How did you plan the structure of Hope… And The Hedgehog?

I didn’t. My editor did that. I find it better to work with someone from the outset who can help me order my thoughts.

Tom Vaughan, Juliana's, The Table Read
Tom Vaughan

At the time of writing No Ordinary Experience – the Juliana’s story, I was lucky enough to have been introduced to Clive Dickinson who, aside from having become a good friend, has subsequently done a superb job of editing all three of my books.

Did you get support with editing, and how much editing did Hope… And The Hedgehog need?

A reasonably significant amount. I tend to leave Clive to undertake the editing of the finished manuscript rather than working on it chapter by chapter.

I’m completely undisciplined in my writing, setting myself no daily targets or minimum number of words on any given day. I simply write when I can.

I always make copious notes on scraps of paper, Post-Its and verbally onto a small pocket dictating gadget I usually carry in my back pocket.

What is the first piece of writing advice you would give to anyone inspired to write a book?

Avoid procrastination at all costs. Just sit down and write! It is very surprising how, when being disciplined enough to do this, the writing will start to flow.

It was during the depressing and demoralising process of being rejected by literary agents and publishing houses I was fortunate enough to be introduced to a top literary agent who agreed to give me thirty minutes in her busy schedule. Her advice was to stop wasting my time looking for either an agent or publisher.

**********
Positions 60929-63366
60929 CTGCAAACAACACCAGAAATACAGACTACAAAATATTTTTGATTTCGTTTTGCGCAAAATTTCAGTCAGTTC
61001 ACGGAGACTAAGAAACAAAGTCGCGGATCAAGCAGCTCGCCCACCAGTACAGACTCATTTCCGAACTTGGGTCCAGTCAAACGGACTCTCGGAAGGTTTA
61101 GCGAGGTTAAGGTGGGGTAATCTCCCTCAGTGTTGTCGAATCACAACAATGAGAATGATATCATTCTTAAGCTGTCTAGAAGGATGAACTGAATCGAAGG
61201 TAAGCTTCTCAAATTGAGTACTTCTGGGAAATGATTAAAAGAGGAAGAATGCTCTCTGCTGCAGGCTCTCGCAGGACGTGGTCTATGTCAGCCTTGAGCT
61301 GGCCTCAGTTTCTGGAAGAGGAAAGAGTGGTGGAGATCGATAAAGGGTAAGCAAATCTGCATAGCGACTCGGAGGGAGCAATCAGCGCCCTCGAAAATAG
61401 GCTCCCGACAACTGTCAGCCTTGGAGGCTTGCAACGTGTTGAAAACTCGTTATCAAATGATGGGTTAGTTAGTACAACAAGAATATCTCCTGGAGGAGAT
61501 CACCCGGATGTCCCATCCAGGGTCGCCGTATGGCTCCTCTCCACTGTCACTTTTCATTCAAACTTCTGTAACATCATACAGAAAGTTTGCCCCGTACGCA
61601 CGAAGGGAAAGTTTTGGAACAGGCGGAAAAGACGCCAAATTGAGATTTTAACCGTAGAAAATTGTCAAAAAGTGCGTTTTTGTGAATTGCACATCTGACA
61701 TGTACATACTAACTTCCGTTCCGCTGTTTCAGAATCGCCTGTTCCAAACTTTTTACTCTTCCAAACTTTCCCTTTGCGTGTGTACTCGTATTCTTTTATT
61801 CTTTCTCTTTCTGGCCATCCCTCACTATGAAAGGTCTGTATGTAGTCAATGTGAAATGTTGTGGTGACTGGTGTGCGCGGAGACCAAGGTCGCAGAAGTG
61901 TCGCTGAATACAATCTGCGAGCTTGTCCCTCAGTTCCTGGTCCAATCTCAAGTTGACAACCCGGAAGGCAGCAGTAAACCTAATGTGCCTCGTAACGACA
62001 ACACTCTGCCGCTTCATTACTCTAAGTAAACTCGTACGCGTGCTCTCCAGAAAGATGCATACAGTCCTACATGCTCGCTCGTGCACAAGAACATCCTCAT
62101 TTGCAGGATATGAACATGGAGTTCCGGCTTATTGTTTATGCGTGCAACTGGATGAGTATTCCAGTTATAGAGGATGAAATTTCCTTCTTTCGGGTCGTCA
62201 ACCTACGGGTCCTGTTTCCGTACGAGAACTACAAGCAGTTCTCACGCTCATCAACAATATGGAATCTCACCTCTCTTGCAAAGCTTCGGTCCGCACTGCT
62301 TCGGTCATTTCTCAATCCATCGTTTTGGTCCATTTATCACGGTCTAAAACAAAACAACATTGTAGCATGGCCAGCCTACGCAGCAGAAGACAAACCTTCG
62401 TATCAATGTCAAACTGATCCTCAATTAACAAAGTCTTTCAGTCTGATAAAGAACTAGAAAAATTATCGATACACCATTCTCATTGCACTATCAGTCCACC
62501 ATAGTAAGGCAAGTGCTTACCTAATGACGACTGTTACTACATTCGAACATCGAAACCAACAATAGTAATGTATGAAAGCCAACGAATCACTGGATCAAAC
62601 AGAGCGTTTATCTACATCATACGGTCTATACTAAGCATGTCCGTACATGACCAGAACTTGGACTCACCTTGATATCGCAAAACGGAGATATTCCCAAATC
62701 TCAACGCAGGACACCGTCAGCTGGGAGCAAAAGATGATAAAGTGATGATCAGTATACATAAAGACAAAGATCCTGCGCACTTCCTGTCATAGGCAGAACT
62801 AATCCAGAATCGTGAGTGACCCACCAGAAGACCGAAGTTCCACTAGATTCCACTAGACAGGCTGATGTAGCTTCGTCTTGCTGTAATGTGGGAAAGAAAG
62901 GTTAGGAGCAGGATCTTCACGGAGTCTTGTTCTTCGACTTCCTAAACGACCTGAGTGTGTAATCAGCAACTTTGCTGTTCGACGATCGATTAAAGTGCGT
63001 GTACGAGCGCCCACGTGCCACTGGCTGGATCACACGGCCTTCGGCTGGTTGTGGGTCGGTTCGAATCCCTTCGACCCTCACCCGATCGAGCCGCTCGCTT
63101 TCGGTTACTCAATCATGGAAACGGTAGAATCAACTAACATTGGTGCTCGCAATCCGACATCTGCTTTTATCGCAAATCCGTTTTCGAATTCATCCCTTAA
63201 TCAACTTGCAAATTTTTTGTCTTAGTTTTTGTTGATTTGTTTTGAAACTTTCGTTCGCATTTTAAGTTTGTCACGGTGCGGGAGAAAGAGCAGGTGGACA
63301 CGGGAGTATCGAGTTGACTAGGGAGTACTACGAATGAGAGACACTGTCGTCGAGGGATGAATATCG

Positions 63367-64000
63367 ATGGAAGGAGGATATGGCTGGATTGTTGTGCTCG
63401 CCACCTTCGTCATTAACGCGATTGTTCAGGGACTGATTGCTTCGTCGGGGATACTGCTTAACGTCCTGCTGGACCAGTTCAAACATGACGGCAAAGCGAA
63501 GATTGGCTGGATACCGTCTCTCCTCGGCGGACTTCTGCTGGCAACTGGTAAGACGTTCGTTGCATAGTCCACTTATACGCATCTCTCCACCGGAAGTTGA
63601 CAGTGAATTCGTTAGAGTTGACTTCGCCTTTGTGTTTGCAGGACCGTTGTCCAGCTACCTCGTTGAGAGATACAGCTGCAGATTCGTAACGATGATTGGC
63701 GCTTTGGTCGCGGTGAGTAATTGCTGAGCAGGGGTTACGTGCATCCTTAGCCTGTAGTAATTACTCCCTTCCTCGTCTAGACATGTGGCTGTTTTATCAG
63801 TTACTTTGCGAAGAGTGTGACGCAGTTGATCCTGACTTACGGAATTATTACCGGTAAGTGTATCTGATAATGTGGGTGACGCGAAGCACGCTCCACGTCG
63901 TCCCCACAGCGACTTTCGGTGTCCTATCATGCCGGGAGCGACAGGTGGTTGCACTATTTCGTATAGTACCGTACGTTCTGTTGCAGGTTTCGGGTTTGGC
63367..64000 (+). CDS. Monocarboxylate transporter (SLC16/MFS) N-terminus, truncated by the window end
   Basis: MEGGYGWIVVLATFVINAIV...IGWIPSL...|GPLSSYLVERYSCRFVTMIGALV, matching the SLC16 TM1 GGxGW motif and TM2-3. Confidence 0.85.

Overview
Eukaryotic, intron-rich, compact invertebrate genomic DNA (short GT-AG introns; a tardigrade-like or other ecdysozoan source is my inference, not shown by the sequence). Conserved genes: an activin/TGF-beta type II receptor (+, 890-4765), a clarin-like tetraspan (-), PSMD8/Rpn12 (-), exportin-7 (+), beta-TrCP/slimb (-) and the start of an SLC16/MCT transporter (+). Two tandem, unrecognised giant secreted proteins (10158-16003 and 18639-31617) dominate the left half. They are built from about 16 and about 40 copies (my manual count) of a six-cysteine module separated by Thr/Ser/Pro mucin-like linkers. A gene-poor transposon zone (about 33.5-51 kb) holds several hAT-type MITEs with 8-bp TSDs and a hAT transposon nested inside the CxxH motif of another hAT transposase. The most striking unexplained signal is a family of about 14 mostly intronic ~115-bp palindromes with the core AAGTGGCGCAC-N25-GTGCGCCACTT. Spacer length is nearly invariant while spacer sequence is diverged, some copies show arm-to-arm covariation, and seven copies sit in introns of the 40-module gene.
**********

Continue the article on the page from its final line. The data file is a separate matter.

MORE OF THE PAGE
She explained that the whole publishing world was in turmoil and running scared (due in large part to the arrival of Amazon and the increasing ease of self-publishing) and were not prepared to take any risks on unknown authors – especially those of a certain age.

They only wanted surefire successes with established authors, she said, or at least those young enough to perhaps have many more books in them! She went on to suggest the self-publishing route and advised that I take it.

I did. And I’m indebted to her for her very frank but honest advice.

Can you give me a hint about any further books you’re planning to write?

1. A sequel to my second book, the 2014 bestseller, The Other Side of Loss, a tale of a young priest who one day finds the biggest lottery ticket in US history in his collection plate and becomes embroiled in a series of uncanny events on both sides of the Atlantic. It’s a story that begs a continuation.

2. A new novel about a dysfunctional family of eccentric Irish aristocracy who have a very dark, scandalous secret they need to keep hidden. Based on a real-life situation with which I’m familiar because it was my mother’s family – a family from which my mother was quite literally banished. Consequently, I never met my maternal grandparents.

3. A possible sequel to  Hope… and the Hedgehog. Because, if it strikes a chord and finds a readership, I feel I have more to say on this subject.

And, finally, are you proud of your accomplishment? Was it worth the effort?

I will be proud if readers of Hope… and the Hedgehog are just encouraged (not coerced!) to think about the essence of the book and come away hopeful for themselves and others going forward with their lives. If the book touches their lives in this way, then yes, it was worth the effort.

Pop all your book, website and social media here

You can find me on Facebook @authortomvaughan and on Twitter @mrtomvaughan